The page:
September 1, 2023
It takes until the eighth episode of the second season of And Just Like That, the revival and sequel of HBO’s Sex and the City, for its most stirring scene. In it, Sarita Choudhury’s Seema Patel and Sarah Jessica Parker’s Carrie Bradshaw stand outside a salon, with wet hair and bright umbrellas amid grey New York City rain. Seema has been avoiding Carrie’s calls. Only months ago, the two had planned to summer in the Hamptons, no boys allowed. But once Carrie’s ex-fiancé Aidan stepped into the picture, things shifted.
“I can’t do it,” Seema firmly says to Carrie, taking her anxiety out on a cigarette. “I’m sure I will love [Aidan]. But I won’t love how I feel about myself when he’s there.” When Carrie insists he won’t be there all the time and begs her to reconsider, Seema concludes, “You’ve had these two great loves, and I’ve had none. Please don’t say I will, because I might not, and I can live with that. But I can’t do this summer. That’s not true — I could, but I don’t want to.”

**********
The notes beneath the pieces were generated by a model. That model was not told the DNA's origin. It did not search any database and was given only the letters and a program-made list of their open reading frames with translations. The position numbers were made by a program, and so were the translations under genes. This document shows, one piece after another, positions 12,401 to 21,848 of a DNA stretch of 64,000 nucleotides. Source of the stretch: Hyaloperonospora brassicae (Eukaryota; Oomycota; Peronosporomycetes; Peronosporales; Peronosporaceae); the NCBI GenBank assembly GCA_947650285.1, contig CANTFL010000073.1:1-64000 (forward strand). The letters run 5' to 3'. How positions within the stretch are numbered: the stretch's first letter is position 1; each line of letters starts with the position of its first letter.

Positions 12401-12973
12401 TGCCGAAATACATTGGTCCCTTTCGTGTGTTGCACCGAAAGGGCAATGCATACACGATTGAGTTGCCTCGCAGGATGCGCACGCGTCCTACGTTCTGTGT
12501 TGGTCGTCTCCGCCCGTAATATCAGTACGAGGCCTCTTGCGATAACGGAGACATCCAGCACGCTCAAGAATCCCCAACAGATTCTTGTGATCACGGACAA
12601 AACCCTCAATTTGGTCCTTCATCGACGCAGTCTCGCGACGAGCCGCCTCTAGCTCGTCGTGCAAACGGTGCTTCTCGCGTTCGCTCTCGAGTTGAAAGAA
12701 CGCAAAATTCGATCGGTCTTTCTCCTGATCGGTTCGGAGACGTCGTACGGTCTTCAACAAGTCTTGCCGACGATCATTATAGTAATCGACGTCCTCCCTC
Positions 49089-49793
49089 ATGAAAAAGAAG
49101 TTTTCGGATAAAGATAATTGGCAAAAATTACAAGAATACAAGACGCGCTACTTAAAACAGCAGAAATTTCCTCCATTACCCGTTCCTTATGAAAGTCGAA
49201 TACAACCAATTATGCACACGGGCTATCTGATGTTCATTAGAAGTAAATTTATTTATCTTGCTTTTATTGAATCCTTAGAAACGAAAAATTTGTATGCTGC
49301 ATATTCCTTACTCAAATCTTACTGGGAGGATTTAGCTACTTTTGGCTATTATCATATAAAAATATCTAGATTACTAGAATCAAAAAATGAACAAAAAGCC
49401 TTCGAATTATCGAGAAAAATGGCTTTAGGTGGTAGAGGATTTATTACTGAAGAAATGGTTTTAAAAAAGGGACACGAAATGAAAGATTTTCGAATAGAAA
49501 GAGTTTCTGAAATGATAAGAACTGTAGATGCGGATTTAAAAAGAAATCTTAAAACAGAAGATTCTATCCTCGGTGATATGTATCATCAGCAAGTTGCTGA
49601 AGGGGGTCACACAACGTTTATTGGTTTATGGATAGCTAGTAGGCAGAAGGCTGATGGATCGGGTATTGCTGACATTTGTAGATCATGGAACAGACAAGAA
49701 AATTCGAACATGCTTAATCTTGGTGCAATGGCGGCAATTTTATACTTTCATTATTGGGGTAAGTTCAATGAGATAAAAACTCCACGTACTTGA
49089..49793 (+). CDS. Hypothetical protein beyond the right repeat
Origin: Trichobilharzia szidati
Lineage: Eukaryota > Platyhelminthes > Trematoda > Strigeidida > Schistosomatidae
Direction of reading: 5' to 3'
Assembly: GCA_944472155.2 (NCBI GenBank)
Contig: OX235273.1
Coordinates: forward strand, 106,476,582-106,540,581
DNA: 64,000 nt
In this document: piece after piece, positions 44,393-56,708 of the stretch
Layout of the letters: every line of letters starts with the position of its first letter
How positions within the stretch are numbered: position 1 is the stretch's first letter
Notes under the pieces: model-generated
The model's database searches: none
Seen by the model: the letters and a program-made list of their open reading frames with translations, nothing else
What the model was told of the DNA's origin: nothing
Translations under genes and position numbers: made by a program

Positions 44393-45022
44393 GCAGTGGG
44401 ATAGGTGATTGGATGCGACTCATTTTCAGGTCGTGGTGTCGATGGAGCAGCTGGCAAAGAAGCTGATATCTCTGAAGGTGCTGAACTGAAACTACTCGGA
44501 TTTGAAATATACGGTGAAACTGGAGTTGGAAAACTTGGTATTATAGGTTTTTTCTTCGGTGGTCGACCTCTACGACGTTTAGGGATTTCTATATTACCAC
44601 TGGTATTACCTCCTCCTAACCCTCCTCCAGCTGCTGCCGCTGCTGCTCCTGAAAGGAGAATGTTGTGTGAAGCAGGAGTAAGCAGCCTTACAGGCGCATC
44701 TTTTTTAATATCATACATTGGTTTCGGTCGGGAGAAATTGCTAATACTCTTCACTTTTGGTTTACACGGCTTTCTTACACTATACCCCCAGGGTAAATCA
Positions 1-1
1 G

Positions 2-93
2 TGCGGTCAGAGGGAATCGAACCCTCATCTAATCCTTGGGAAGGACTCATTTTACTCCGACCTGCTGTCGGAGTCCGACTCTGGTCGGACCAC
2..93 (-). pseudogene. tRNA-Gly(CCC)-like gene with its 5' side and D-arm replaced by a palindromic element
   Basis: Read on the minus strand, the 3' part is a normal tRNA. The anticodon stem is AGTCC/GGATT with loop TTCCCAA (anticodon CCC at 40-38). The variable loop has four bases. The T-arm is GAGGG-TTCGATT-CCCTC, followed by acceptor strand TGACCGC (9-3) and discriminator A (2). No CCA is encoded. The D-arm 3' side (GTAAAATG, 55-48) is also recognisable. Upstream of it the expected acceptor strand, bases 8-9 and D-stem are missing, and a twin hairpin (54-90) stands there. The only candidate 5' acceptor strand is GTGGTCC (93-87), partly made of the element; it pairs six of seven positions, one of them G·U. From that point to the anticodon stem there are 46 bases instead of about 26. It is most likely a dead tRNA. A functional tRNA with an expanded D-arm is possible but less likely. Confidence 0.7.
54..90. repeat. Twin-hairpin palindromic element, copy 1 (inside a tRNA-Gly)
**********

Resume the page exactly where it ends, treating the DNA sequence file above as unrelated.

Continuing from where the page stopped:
For a reboot that has largely been a narrative blunder, this one scene served as a thrilling reminder of what Sex and the City was and what And Just Like That could be. And that isn’t thanks to its central four characters we’ve watched for decades, but to its one Indian American character, who feels like the best parts of all four leads. Sure, her story has yet to be fleshed out, but Seema Patel has much to teach us about what it means to be sexy, single and successful — but vulnerable, too.